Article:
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Richard of Jamestown by  James Otis

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Richard of Jamestown
by James Otis
Follow the fortunes of orphan Richard Mutton as he travels to the New World with Captain John Smith and takes up residence with him in the new colony of Jamestown. See the struggles they go through to keep a roof over their heads and food on the table while the majority of their fellow colonists shirk the work of establishing the colony for the pursuit of gold. Observe how their relationships with the native Americans change over time and how, when they are just on the point of abandoning the colony, a new contingent of colonists arrives to bring fresh hope to the Jamestown settlement. Numerous black and white illustrations complement the text.  Ages 8-10
156 pages $9.95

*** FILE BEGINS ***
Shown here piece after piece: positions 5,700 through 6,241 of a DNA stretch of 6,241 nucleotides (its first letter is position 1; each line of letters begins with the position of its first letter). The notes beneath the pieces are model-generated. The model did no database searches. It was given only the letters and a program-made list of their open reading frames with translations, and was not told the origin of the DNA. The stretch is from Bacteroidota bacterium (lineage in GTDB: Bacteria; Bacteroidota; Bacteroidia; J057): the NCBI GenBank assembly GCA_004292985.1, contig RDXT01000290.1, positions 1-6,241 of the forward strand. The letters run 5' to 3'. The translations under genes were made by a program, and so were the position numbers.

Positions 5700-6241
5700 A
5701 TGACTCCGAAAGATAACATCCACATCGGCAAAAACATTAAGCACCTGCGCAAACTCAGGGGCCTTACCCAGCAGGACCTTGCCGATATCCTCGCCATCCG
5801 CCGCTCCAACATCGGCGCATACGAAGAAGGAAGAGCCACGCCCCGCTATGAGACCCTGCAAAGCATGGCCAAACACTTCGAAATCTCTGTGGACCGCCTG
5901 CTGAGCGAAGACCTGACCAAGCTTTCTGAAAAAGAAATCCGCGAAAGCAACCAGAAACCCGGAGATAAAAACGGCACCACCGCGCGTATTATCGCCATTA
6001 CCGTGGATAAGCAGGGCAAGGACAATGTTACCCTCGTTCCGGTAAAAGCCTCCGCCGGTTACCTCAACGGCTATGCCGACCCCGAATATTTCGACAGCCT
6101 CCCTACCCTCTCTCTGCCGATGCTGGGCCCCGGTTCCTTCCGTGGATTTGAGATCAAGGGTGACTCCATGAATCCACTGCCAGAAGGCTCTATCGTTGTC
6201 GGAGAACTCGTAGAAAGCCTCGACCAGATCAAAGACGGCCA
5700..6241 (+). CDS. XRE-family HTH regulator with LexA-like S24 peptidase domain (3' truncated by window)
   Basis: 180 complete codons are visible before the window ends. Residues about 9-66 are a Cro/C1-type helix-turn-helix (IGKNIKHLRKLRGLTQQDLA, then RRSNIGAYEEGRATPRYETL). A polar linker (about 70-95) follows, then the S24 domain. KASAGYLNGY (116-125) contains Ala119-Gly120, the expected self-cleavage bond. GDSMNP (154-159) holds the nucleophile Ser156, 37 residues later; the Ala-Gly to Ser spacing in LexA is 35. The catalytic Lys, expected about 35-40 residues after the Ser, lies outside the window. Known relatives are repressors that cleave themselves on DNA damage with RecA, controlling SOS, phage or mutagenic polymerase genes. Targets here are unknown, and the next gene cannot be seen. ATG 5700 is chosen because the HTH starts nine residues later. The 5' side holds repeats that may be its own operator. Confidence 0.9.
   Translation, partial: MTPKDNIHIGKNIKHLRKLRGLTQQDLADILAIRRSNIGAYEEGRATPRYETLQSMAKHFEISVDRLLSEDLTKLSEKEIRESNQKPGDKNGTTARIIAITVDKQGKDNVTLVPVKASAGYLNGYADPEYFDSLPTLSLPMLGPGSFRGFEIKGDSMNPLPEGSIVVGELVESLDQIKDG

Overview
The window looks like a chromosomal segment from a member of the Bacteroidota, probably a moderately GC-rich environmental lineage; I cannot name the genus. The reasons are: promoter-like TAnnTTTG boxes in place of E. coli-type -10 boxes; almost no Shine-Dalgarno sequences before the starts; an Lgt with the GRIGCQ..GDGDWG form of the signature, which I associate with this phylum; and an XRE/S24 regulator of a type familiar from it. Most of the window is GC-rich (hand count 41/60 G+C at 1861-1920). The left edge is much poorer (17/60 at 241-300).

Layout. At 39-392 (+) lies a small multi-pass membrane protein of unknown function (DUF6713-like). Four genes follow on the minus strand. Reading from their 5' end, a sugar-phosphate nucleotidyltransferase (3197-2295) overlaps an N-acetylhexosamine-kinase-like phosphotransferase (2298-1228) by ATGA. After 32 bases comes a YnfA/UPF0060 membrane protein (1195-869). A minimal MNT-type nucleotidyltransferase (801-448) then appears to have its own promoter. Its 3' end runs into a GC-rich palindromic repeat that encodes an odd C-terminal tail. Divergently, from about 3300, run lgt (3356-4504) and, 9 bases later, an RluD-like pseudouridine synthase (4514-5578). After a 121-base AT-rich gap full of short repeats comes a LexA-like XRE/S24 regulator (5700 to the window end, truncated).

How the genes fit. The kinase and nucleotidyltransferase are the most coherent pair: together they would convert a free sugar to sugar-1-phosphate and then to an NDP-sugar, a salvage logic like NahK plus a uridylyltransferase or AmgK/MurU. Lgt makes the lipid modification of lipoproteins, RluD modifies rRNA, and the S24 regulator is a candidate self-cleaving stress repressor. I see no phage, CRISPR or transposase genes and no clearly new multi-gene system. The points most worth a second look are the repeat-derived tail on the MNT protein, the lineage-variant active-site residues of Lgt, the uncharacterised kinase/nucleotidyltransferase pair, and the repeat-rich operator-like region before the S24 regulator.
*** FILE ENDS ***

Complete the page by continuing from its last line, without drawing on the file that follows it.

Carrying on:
IN this I was mistaken, for the wind was contrary to our purpose, and we lay in the Downs near six weeks, while Master Hunt, the preacher, who had joined the company that he might labor for the good of [24] our souls, lay so nigh unto death in the cabin of the Susan Constant, that I listened during all the waking hours of the night, fearing to hear the tolling of the ship's bell, which would tell that he had gone from among the living.

It was on the second night, after we were come to anchor in the Downs awaiting a favorable wind, that I, having fallen asleep while wishing Nathaniel Peacock might have been with us, was awakened by the pressure of a cold hand upon my cheek.

I was near to crying aloud with fear, for the first thought that came was that Master Hunt had gone from this world, and was summoning me; but before the cry could escape my lips, I heard the whispered words:

"It is me, Nate Peacock!"


It can well be guessed that I was sitting bolt upright in the narrow bed, which sailors call a bunk, by the time this had been said, and in the gloom of the seamen's living place I saw a head close to mine.

[25] Not until I had passed my hands over the face could I believe it was indeed my comrade, and it goes without saying that straightway I insisted on knowing how he came there, when he should have been in London town.

I cannot set the story down as Nathaniel Peacock told it to me on that night, because his words were many; but the tale ran much like this:

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